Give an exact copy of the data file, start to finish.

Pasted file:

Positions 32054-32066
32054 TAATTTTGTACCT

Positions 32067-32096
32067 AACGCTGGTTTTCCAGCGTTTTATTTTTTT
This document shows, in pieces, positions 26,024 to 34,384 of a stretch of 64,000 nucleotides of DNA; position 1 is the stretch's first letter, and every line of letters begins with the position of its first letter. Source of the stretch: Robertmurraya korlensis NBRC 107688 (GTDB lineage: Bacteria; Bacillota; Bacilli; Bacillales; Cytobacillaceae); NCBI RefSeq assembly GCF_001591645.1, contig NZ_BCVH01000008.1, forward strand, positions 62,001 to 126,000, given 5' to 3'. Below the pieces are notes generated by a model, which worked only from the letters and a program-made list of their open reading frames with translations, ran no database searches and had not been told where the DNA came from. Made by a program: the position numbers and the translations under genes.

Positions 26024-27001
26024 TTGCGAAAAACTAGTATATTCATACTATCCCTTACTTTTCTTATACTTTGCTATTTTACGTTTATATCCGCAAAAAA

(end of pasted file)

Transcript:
Positions 32054-32066
32054 TAATTTTGTACCT

Positions 32067-32096
32067 AACGCTGGTTTTCCAGCGTTTTATTTTTTT
This document shows, in pieces, positions 26,024 to 34,384 of a stretch of 64,000 nucleotides of DNA; position 1 is the stretch's first letter, and every line of letters begins with the position of its first letter. Source of the stretch: Robertmurraya korlensis NBRC 107688 (GTDB lineage: Bacteria; Bacillota; Bacilli; Bacillales; Cytobacillaceae); NCBI RefSeq assembly GCF_001591645.1, contig NZ_BCVH01000008.1, forward strand, positions 62,001 to 126,000, given 5' to 3'. Below the pieces are notes generated by a model, which worked only from the letters and a program-made list of their open reading frames with translations, ran no database searches and had not been told where the DNA came from. Made by a program: the position numbers and the translations under genes.

Positions 26024-27001
26024 TTGCGAAAAACTAGTATATTCATACTATCCCTTACTTTTCTTATACTTTGCTATTTTACGTTTATATCCGCAAAAAA